Tuesday, November 15, 2005

Everyone Start Singin!

Happy Birthday to me! Happy Birthday to me! Happy Birthday to me! Happy Birthday to me!


The Case for Traditional Principles Part III: The Rule of Law in Catholicism.

Out of all the errors and confusion that exist within Catholic thought today, one could say one of the worst concepts is that of pragmatism. That is, when faced with a situation, the ends justify the means you wish to establish. If for example, one wants Bishops who will agree with their positions, they are free to violate Church law in achieving that end, when current law forbids such a practice. If relativism is ultimately one of the illegitimate children of the Protestant revolt, pragmatism is it's twin brother.

There are very few circles of Catholic thought that remain unaffected by this concept. For the Charismatic, it matters little what Church law or those in authority say, they are hindering "worship in the spirit" so they should be disobeyed. For those who carry the moniker traditionalist, I have a little more experience to speak from. In some circles, those who flagrantly disobey Church law in celebrating the Latin Mass are the heroes. Rather than a tragic situation that harbors contempt for the institution Christ created to govern the flock, these rebels are hailed as heroes and men to emulate. For the progressives, it mattered little that communion in the hand and altar girls were forbidden by Church authorities, they believed the ends justified the means, so they disobeyed the current laws, and dared Church authorities to confront them. For those "conservatives", it is laudable when a priest innovates, but innovates with the liturgy in a conservative manner.

Everyone doing this believes they are serving a greater good. They further believe that times in the future will be more conducive to their manners, so their flaunting of Church authority will be forgiven by future generations. The problem is that Catholicism is not a "results based" religion. Rather, many times the things we do are secondary to the motives in which we do them. The Gospel of St. Luke recounts this principle well:

Two men went up into the temple to pray: the one a Pharisee, and the other a publican. The Pharisee standing, prayed thus with himself: O God, I give thee thanks that I am not as the rest of men, extortioners, unjust, adulterers, as also is this publican. I fast twice in a week: I give tithes of all that I possess. And the publican, standing afar off, would not so much as lift up his eyes towards heaven; but struck his breast, saying: O god, be merciful to me a sinner. I say to you, this man went down into his house justified rather that the other: because every one that exalteth himself, shall be humbled: and he that humbleth himself, shall be exalted.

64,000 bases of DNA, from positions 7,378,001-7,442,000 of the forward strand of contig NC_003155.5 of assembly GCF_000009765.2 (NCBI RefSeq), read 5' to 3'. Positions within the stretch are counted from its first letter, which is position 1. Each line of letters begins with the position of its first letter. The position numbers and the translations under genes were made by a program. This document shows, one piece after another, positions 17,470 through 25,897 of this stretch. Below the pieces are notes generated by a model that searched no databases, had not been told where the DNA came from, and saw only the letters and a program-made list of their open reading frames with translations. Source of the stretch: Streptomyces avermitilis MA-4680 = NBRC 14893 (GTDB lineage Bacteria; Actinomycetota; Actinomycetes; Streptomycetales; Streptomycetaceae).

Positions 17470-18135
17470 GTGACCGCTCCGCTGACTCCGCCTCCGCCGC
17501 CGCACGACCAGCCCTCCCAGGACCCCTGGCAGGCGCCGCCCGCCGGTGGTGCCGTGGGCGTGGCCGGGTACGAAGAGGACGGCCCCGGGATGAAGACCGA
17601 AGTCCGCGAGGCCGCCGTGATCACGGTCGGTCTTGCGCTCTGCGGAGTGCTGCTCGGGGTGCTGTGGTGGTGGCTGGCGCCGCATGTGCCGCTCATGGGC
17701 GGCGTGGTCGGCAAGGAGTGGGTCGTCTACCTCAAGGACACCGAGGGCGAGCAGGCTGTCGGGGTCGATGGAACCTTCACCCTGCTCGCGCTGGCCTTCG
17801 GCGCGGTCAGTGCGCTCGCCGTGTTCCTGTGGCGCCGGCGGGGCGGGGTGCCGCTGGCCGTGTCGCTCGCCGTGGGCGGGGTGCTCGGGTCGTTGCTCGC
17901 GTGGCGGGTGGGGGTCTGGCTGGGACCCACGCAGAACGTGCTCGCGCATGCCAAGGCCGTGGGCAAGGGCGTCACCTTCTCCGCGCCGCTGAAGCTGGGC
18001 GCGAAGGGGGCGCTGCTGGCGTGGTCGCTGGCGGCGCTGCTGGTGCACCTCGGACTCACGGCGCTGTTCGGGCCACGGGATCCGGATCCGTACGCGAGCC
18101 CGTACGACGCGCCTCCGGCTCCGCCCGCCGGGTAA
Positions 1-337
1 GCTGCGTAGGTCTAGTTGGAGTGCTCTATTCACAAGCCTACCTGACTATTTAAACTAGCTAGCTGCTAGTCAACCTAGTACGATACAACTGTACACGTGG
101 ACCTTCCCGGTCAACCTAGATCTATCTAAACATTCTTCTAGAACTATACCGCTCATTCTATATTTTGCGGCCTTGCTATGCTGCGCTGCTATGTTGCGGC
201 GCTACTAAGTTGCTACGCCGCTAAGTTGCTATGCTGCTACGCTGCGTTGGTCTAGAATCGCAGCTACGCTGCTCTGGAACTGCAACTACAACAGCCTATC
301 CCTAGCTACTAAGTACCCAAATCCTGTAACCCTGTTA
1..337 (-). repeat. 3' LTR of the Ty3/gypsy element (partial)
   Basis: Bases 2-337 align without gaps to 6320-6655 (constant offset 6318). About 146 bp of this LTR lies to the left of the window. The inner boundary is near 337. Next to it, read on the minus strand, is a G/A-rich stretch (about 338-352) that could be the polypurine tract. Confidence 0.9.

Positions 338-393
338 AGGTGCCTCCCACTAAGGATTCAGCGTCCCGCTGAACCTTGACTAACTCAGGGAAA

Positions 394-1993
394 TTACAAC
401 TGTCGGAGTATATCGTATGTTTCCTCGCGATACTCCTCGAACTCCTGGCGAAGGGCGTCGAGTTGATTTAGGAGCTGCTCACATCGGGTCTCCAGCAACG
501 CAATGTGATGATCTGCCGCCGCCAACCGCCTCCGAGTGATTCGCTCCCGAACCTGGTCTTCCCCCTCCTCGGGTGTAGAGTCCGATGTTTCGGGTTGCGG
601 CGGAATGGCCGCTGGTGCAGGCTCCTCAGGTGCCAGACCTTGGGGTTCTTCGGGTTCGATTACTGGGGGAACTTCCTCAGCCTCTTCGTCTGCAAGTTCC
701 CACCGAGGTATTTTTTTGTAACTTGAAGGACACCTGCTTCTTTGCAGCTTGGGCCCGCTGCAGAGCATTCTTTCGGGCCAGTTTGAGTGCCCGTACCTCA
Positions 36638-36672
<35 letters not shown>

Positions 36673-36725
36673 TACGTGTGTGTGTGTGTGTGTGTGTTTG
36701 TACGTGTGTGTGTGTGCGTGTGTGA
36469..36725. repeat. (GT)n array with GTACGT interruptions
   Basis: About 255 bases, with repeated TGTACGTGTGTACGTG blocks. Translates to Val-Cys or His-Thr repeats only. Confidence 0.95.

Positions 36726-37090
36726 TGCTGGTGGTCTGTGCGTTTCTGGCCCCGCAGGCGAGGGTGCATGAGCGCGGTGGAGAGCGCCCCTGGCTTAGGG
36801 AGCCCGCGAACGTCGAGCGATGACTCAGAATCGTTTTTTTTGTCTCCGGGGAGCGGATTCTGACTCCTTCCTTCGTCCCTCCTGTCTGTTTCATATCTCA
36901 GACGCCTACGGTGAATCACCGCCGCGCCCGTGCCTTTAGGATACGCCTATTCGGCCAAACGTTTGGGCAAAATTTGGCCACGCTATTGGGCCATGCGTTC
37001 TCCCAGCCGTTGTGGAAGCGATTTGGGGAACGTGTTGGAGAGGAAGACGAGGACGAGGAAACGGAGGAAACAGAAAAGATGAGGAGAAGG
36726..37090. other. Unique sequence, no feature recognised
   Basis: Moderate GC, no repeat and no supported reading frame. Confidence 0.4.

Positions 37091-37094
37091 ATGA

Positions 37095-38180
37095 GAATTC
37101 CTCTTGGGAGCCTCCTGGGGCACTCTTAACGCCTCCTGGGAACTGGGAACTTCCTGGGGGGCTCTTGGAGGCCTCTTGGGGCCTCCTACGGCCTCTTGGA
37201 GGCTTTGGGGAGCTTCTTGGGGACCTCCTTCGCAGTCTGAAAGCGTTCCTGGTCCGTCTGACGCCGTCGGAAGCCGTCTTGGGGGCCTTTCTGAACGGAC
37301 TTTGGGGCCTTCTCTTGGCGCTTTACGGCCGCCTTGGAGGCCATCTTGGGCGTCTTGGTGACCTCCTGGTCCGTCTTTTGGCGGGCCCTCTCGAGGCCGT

The things the Pharisee did in this parable were noble things. It is noble and good to fast, to give tithes. Yet those acts were turned into negative acts because of the reasons he was doing them, and the pride he took in doing such acts. For the fasting and the tithing were essentially external acts only. Fasting is an example of humility, relying on God to provide for the weakness that comes from fasting. The same with tithing, it demonstrated humility by recognizing that all gifts come from God, and we should use those gifts towards serving Him. Yet rather than humility, these acts made him arrogant, viewing himself high and mighty above others. Pride was his sin, and rather than those acts serving towards the man's salvation, it is probable they were used in his damnation.

It is no understatement that for the pragmatists I described above, their sin is pride. That sin completely negates any positive influence their good intentions give them. It says they no better than those who have the authority of carrying out the Church laws. And when they are more learned, the error is even more compound, for they believe that their knowledge exempts them from following those laws. The results the Pharisee achieved were positive, but the means he used to achieve them, and the mentality he adopted because of them were evil. Such is the same with the pragmatist. Whether or not his ideas are noble, the means he uses to achieve them are wrong, and rather than provide the desired outcome, in the end provide the exact opposite.

Now there are cases in which Church law does take a backseat to practical realities of the situation. An example would be communist China. For the loyal Catholics had at times consecrated a Bishop without receiving the approval from Rome, an act that was always viewed wrong, no matter the penalties attached to it. Yet they were cases where the means used to obtain the end were impossible to fulfill. They could not reach the Pope to get his mandate to consecrate Bishops. For if they came out and delivered such a letter, everyone would be placed in danger from the government, which was waging a war to stamp out the faith. Yet these situations are not normative. If the law can be fulfilled, one is obligated to obey it. One could learn much from the publican and adapt it to this issue.

The publican demonstrated humility, submitting to God's mercy, not trying to rationalize his behavior. The publican was wrong, and he knew it. No act of rationalization could change the fact that he was in the wrong. He acknowledged that fault, and begged God for mercy. Likewise, when such situations are not favorable to our opinions, we beseech God that the environment may become more favorable to them. We do not view ourselves better than everyone else, therefore we have a "special right" to do our own thing.

God Bless,